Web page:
Donner Summit Bridge: California’s historical Rainbow Bridge

(Last Updated On: May 28, 2016)

The Donner Summit Bridge is a concrete arch style bridge originally designed to provide a safe passage through the Donner Pass area along Old Highway 40. Prior to this bridge, residents and visitors took the train or had to travel along the old Lincoln Highway which was a much more difficult route due to its winding down the summit at steep grades. Also known as Rainbow Bridge or Donner Memorial Bridge, this concrete span has similarities to other bridges in Northern California but, it also has some unique aspects that no other bridge had at the time like a grade and a compound curve.

The Need for a Bridge

In the 1920’s, a boom in automobiles, transportation demands and the lumber mill industry of the Sierras, facilitated the need for an improved route from Truckee down the mountain toward Sacramento and the towns in-between.

To address this need, the State of California began constructing a highway in 1923 to meet the modern day demands. Additionally, travelling on Lincoln Highway over the Summit became extremely difficult for larger vehicles. The following year saw the road completed to within a half mile east of Donner Summit. The U.S. Forest Service owned the land over the Summit and had to step in to complete this construction.

The following clipping is from the Sacramento Union, November 26, 1922.

donnersummitroadconstructionclip

The Completion of Rainbow Bridge

According to Bridgehunter.com, the bridge was ultimately under the supervision of State Engineer Harlan D. Miller who made a significant impact on California during his three year tenure. The construction of the bridge began in 1924 with an estimated cost of $26,000. Gravel and sand used to construct the bridge was taken from Donner Lake. Due to some mid-construction changes, the bridge ended up costing just over $37,300 upon its completion in 1926, according to DSHS.org. Donner Summit/Rainbow Bridge has a total length of 241 feet and a deck width of 24 feet.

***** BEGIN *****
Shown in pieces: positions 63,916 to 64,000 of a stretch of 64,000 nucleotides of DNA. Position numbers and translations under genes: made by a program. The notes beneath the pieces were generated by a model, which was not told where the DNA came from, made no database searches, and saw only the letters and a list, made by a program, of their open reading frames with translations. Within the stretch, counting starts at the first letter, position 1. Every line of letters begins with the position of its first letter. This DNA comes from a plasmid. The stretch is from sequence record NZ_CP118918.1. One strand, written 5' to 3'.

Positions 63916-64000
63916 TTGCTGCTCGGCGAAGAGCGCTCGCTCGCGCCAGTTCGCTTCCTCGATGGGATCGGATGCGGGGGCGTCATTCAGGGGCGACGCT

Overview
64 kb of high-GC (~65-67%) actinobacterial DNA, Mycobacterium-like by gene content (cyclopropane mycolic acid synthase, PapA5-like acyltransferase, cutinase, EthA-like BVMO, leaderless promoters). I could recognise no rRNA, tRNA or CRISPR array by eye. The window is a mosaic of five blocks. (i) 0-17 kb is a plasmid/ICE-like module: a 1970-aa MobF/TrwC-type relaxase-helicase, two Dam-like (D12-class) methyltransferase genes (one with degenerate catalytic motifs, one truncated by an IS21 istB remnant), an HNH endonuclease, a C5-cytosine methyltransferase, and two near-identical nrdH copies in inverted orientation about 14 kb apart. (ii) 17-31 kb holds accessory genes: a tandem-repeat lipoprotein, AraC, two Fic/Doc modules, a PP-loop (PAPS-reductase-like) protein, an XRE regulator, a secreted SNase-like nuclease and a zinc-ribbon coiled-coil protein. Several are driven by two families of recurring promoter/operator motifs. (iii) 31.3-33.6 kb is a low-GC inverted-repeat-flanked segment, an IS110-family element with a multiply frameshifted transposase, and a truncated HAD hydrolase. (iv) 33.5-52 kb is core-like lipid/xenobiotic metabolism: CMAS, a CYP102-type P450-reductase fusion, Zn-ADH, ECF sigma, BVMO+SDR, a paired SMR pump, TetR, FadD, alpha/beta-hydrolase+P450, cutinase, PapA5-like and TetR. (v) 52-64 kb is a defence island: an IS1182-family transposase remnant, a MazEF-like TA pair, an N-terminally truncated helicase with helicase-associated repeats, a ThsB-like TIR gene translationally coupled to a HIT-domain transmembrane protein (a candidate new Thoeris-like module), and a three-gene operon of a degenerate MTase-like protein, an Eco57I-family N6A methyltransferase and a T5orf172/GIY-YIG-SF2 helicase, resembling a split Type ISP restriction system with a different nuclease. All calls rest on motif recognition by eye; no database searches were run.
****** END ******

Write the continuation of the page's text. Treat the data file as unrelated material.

An interesting side note, when it came time to dedicate the bridge, all survivors or descendants of the Donner Party (if any) were invited to attend this ceremony. The following is a newspaper clipping from the Healdsburg Enterprise, August 19, 1926.

donner summit article

Even after the completion of Old Highway 40 and the bridge, travelers weren’t able to use this route during the winter due to the road being unplowed. It wasn’t until late 1931 that snow plowing began. The following clipping is from the Madera Tribune, August 21, 1931.

donnersummityearroundclip

donnersummityearroundclip2

 

Also around this time, construction for Lookout Point was completed. This parking area provides some beautiful views of Donner Lake, Donner Summit and Truckee.

Rehabilitation of the Bridge

With the completion of I-80 in 1964, the State passed Old Highway 40 over to the local counties. Unfortunately, over the next few decades, the bridge and road suffered deterioration due to the harsh winters and heavy usage. By the 90’s, the bridge was in dire need of repairs. The county, and locals, faced a decision of tearing down Donner Summit/Rainbow Bridge and building a new one, or to repair the historic bridge. Local sentiment prevailed and the old bridge was rehabilitated in the mid-90’s.

DS bridge from below (1 of 1)

Final Words

Donner Summit Bridge/Rainbow Bridge might not be the most impressive looking bridge in all of California, but it is situated in one of the most impressive scenic locations in all of California. No matter the season, views from this bridge are incredible. Additionally, the history packed into this Summit/Pass is unmatched by any other bridge. I suggest making a visit to this bridge as part of an overall adventure to the Donner Summit area, which includes seeing the abandoned train tunnels, the Donner Pass petroglyphs and China Wall.

This article is one installment in a series of articles detailing the historic points of interest at Donner Summit. The following is a list of articles in my Donner Summit Series:

Donner Summit Bridge from train tunnels

Donner Summit Bridge from train tunnels

Directions

Donner Summit Bridge is located on Donner Pass Road (DPR), also known as Old Highway 40.  There are two points where DPR can be accessed: the first is off I-80 at the Soda Springs exit and the second is off Donner Lake Road by Donner Lake in Truckee. If you head up during the dry, warm months then I suggest getting off at the Soda Springs exit and driving through some of the old, tiny mountain “towns” like Soda Springs, Donner and Norden.

No matter the direction you come from, you will go over the bridge. Parking at Lookout Point is just east of the bridge.

Plaque on Donner Summit Bridge

Plaque on Donner Summit Bridge